ways NOT to talk about books

So I’m at the post office today waiting to mail a package (containing a book I’m sending to a Bookmoocher). There’s a bit of a line, nothing crazy, but enough that it’s worth getting out a book to read. (For the record, my threshhold for when it is worth it to get out a book is very low – if it looks like it will be more than a minute, it’s worth reading.)

Today I was reading The Willoughbys by Lois Lowry. I read tons of Lowry books as a kid, and when I heard that she had a new children’s book out that plays on all the conventions of classic children’s books in dark and funny ways, I couldn’t wait to read it. I finished it at lunch, and I can tell you I was not disappointed. Anyway, that was what I was reading when the gentleman behind me in line decided to talk to me.

Gentleman: Lois Lowry, is she related to Malcolm Lowry?

Me: Not that I know of.

Gentleman: You should read Malcolm Lowry, it’s a better class of book.

A better class of book? Really? First of all, do you even know what I was reading? The Willoughbys may not be classic Brit Lit, but it was a great children’s book. And Lois Lowry is no slouch – she’s won the Newbery twice.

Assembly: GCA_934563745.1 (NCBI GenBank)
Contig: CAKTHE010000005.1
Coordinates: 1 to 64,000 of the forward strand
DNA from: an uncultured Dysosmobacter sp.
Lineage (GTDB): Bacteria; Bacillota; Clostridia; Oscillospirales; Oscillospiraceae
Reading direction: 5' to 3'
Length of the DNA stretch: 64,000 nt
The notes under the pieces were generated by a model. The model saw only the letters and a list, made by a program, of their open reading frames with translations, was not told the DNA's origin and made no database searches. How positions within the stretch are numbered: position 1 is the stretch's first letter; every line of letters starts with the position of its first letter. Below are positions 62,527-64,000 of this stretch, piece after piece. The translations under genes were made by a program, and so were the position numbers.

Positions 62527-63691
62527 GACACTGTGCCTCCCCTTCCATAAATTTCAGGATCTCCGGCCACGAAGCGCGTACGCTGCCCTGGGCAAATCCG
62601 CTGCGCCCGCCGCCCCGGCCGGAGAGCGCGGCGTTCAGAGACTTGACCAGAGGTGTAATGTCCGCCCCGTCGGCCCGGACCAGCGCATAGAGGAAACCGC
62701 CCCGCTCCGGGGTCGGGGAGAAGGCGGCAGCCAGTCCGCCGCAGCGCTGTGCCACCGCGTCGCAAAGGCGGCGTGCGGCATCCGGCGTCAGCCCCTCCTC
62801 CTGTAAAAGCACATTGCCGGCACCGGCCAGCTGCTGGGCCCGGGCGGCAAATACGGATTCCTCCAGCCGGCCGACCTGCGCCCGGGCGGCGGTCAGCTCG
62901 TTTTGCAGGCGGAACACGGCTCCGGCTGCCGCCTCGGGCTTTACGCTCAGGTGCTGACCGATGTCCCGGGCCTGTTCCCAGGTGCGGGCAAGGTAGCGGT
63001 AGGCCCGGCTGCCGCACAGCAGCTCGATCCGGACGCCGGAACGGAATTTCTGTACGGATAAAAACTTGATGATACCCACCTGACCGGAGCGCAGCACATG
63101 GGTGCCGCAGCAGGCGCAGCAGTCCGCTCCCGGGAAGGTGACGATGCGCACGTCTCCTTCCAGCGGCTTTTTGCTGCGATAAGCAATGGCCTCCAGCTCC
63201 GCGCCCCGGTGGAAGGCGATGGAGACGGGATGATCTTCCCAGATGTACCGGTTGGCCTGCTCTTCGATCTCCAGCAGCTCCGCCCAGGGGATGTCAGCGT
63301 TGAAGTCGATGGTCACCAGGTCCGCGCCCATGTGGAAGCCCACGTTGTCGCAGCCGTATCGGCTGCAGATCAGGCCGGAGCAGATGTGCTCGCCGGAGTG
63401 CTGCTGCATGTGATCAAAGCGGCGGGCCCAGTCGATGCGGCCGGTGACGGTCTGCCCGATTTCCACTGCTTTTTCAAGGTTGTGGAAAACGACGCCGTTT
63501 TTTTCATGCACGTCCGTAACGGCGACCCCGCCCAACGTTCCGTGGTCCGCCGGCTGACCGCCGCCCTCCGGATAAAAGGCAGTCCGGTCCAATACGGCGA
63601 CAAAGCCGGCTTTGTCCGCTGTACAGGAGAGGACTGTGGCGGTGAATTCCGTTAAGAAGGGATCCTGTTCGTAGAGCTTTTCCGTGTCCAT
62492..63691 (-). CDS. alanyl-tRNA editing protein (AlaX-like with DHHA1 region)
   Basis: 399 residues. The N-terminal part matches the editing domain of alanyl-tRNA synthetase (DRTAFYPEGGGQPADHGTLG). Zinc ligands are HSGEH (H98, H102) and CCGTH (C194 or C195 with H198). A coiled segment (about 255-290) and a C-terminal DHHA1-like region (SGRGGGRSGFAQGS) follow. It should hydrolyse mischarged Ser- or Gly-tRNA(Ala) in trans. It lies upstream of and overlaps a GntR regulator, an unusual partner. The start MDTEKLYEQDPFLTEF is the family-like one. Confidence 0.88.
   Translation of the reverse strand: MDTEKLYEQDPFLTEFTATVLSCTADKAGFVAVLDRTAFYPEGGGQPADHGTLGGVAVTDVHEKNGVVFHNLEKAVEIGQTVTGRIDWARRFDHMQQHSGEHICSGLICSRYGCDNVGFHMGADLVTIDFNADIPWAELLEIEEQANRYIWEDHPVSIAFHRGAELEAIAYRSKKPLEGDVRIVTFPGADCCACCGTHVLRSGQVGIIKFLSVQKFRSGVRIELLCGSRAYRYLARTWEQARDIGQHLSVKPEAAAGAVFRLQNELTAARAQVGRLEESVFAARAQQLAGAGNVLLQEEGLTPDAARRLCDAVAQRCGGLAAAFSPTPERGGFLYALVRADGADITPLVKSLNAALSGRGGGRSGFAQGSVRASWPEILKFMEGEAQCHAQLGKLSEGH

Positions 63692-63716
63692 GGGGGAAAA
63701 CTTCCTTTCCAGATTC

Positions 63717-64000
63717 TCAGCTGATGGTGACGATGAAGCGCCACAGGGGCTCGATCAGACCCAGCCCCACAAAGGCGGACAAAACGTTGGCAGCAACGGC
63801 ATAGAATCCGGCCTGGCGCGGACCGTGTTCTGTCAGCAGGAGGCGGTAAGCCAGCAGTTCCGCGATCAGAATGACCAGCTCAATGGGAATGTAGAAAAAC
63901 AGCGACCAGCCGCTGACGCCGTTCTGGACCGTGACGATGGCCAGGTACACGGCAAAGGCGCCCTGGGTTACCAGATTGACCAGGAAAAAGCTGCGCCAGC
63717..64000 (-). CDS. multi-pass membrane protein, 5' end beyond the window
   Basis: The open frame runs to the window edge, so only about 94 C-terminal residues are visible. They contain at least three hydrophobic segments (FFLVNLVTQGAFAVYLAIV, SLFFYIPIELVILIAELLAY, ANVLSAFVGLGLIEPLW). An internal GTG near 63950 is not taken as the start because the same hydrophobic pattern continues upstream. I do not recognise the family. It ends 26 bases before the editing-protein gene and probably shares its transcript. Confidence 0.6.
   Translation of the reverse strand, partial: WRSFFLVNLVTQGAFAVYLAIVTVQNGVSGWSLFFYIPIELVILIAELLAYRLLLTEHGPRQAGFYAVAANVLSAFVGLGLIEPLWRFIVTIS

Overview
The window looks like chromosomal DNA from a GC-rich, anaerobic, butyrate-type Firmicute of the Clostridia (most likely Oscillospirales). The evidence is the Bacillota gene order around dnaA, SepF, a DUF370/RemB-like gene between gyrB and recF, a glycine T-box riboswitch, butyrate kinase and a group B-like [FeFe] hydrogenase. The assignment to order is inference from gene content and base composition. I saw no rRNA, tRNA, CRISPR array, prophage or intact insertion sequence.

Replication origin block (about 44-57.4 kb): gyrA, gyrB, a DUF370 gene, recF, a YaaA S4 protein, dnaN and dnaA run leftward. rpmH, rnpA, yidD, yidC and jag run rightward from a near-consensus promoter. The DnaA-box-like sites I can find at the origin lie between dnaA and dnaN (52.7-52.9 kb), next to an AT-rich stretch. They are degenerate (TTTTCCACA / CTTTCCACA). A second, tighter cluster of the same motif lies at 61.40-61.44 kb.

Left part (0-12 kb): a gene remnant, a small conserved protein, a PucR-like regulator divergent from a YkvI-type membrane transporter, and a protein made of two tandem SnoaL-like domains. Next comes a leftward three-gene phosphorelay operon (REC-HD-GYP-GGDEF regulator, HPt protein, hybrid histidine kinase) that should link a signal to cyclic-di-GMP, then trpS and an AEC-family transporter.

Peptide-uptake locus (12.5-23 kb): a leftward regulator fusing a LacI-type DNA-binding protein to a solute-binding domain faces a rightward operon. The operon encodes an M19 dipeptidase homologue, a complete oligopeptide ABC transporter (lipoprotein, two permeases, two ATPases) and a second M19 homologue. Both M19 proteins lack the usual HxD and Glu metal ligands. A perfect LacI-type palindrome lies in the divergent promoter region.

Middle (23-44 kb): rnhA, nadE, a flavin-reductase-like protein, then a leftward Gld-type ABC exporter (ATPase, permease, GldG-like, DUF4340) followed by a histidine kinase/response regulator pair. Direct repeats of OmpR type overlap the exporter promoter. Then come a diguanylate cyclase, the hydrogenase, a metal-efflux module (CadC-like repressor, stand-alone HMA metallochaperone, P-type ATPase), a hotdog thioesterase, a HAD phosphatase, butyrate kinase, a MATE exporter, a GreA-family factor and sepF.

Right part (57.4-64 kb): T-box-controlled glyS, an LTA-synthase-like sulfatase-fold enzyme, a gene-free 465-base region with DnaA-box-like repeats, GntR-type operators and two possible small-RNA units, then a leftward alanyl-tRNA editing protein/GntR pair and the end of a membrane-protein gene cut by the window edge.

Malcolm Lowry and Lois Lowry write totally different stuff, but what makes something a “better class”? I’m assuming the fact that Malcolm Lowry is a dead, white guy helps. Now I’ve never read any of his stuff, so maybe he is an interesting, engaging writer, but the way this guy said it definitely made me want to avoid Malcolm Lowry in the future. Annoying, elitist guy liked him? I think I’ll skip it.

Also, this is not the first time that some middle-aged white guy has told me that I should read something “better” (which so far as I can see seems to mean more literary or academic), so I would just like to state for the record:  This is never a good call. It does not make me think: “Ooh, who is this well-read, interesting intelligent older gentleman? I should listen to what he has to say.” It makes me think: “Ugh, creep, how do I best get out of this situation?

Finally, as a librarian, I take issue with the idea that there are “better” or “right” things to read. Anything that a reader enjoys and wants to pick up is the “right” thing for them to read. Period.

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ways NOT to talk about books

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